Not just for hunting or fishing, knowing how to properly layer clothing for cold-weather situations can not only help maintain a moderate body temperature, but it could also save your life in an emergency situation.
FIRST LAYER: Base Layer
Sometimes called "long underwear," this is the first layer you put on. It should have a close fit that contours to your body to wick moisture away from the body, and thereby keep you warmer. Available in natural and synthetic fabrics and blends, such as polyester, silk and wool, many base layers have four-way stretch and ascending fabric weights that accommodate varying levels of activity. An antimicrobial treatment gives you extended-wear comfort. Choosing the best fabric and style comes down to personal preference and your outdoor activity.
SECOND LAYER: Fleece
Worn semifitted, this layer is worn over a base layer, and is meant to provide additional warmth and still maintain breathability. It’s also great worn without a base layer, thanks to next-to-skin, brushed softness and different weights and finishes, such as water repellency and wind resistance. Anti-pilling construction not only keeps even more body heat in, but upholds the lifespan of the garment. Styles vary from 1/4-zip pullovers to full-zip jackets, and some are even zip-in compatible with heavier parka systems.
THIRD LAYER: Outerwear
The final layer is a protective shell worn over the base layer and fleece layer. This defends you from the penetrating, chilling effects of wind and water, while still maintaining breathability to wick away the moisture evaporated from your skin by the base layer.
The shell’s ability to guard against moisture is a major consideration - preventing water from soaking through to your skin is ideal not only to optimize your cold-weather comfort and performance, but also to ensure your safety in extreme cold weather.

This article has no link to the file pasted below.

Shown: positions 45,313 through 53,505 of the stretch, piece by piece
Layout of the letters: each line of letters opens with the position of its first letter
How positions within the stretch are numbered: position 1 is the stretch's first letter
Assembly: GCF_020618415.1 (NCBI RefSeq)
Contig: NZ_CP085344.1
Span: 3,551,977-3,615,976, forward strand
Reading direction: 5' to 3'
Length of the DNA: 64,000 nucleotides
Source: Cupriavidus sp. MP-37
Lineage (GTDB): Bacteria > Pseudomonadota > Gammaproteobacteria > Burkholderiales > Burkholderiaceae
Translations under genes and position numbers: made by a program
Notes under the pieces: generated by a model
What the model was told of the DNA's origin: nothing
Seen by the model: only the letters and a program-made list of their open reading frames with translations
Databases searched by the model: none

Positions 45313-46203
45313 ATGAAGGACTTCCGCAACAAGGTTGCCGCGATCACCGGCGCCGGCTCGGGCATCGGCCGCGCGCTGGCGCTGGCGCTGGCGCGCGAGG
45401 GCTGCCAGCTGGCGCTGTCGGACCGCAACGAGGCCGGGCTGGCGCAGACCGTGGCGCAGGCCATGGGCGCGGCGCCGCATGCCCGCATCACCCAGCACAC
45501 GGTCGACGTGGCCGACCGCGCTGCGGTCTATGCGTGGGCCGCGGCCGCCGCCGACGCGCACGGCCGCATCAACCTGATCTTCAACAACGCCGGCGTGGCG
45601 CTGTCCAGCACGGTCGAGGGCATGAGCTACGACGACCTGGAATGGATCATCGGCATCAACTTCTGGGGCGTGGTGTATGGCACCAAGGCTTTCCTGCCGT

An outerwear garment’s level of water protection is measured in millimeters (mm), in conjunction with specific treatments that bond the fabric weave for varying degrees of water protection. Knowing the different levels helps ensure you’re wearing the best type for your winter outdoor activity:
- Water-repellent – Tightly woven and sometimes chemically treated with a durable water-repellent finish. Provides minimal protection against rain and snow. Once saturated, this fabric loses its effectiveness.
- Water-resistant – Similar to water-repellent fabric, but resists water saturation for longer periods of time before losing its effectiveness.
- Waterproof – Tightly woven and chemically treated with a higher amount of durable water-repellent finish to completely block water. Maintains water-protection properties even after prolonged exposure to rain, sleet or snow.
Specialized laminates, such as GORE-TEX®, Omni-Dry®, HyVent™ and Dry-Plus®, can also be applied to synthetic fabrics to provide added waterproof protection. These laminates reduce fabric pores so they’re smaller than a drop of water, but still larger than a vapor molecule. The effect is a waterproof yet breathable garment. To be considered 100% waterproof, a garment must also have all seams sealed with waterproof tape.
Your final layer can also include varying levels of insulation - synthetic and natural - for added warmth when needed. Some parkas come with adjustable, removable hoods and zippered ventilation to help control body temperature when needed.